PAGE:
That isn’t all, though. By following the JCFBC Facebook page, viewers may also see live worship music and even family game nights and yoga tutorials.
“We’re fortunate to have a really good staff,” Sergent said. “We want to have something every day to interact with families.”
This has also been a time for the younger members of the congregation to use their knowledge and skills with technology to help some of the older people in the church use technology to stay connected and watch services, Sergent said. Church staff members have also been on call to help older members be able to watch services online.
Sergent said the church plans to continue to offer this content online moving forward, and the shutdown of in-person services forced the church to think differently of how to reach people.
“Our level of Facebook Live just wasn’t where it needed to be,” Sergent said. “But this caused us to learn new things, purchase additional equipment, and get really good at it. We plan to keep this going because it’s been really popular.”
Aside from increasing their online presence, Sergent said the church has found other ways to engage people in the pandemic. At Easter, some members of the church delivered Easter baskets containing Easter egg hunting kits and dropped them off at people’s houses. On Mother’s Day, they delivered flowers to every woman in the church.
People miss gathering together at church for worship services, but Sergent said his congregation has been very understanding as leaders try to decide the best way to approach coming together again.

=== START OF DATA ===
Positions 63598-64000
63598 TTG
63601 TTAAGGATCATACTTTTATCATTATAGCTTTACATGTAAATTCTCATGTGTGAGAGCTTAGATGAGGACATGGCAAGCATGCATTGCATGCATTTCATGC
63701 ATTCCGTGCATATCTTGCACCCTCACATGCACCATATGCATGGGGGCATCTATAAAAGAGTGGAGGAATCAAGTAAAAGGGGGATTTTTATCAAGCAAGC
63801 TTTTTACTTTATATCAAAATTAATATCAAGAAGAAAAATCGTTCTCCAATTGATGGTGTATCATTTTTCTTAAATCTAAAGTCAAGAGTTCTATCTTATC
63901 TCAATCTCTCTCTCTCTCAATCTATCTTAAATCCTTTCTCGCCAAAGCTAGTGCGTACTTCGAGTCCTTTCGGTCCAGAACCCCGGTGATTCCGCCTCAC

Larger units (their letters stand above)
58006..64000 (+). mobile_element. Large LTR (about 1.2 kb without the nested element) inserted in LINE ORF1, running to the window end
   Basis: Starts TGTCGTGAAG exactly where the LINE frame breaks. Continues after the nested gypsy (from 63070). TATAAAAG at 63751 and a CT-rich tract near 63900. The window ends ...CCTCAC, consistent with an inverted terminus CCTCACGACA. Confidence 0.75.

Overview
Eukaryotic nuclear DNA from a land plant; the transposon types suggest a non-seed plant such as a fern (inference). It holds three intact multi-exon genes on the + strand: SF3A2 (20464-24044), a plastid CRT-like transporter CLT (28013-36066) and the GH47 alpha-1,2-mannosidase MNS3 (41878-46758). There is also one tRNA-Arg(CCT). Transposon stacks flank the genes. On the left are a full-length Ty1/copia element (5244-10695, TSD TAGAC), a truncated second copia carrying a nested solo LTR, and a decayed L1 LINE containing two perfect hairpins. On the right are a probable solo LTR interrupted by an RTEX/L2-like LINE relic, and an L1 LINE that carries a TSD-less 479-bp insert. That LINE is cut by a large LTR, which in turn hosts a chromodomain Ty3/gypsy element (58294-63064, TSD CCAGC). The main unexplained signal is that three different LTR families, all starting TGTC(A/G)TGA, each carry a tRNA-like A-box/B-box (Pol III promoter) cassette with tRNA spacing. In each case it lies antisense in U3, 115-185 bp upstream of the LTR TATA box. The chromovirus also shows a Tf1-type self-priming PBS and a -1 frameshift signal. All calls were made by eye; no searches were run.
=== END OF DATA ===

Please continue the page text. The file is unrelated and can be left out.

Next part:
“There hasn’t been a lot of pressure to reopen,” he said. “Sure, people miss it and want to get back together, but they understand the situation we’re in and they value that we’re going to make the best decision for everyone’s health.”
Sergent said he looks for the good in things, and in the midst of the negative with the virus, he said he hopes people see the church as a group that has been trying to help people.
“I think it’s a great time for the church to let people know that,” Sergent said. “The church is often bashed with people saying we’re just concerned about getting money. No. That’s the farthest thing from our minds right now. We want to help. We want to love you and we want to get you through this.”
Finding different ways to minister in an unprecedented time
Jason Kilby, pastor at Centerpoint Church in Danville, wants to minister to people in any way he can. Whether in person or digitally, he said he just aims to show people love and spread the gospel.
Kilby said Centerpoint has been doing a lot digitally, noting the change in how important a church’s digital footprint is right now and the importance moving forward, even when in-person worship services begin again.
“You look at 15 years ago, digital was an opportunity,” he said. “Now, it’s a necessity. That’s a huge piece that has increased what we do on a regular basis. Even for us and as a church body, we see a couple hundred people on an average Sunday morning. Now, you’re seeing 4,000 people on a Sunday morning. I think we may have rushed into online ministry like other churches around here, but we aren’t going to rush out. I think that’s a huge missing piece in our culture, especially for the next generation coming up because they’re so connected digitally. If we can connect with them digitally, then we can invite them into something more spiritual when we all feel safe.”
Centerpoint has taken a unique approach to online ministry, Kilby said. One unique thing he said the church is doing is called “Thursday Night Live,” where Kilby, along with a worship team, come together (while practicing social distancing) at different locations around Boyle County and play worship music while Kilby delivers a brief message. This begins at around 8:30 p.m. each Thursday night.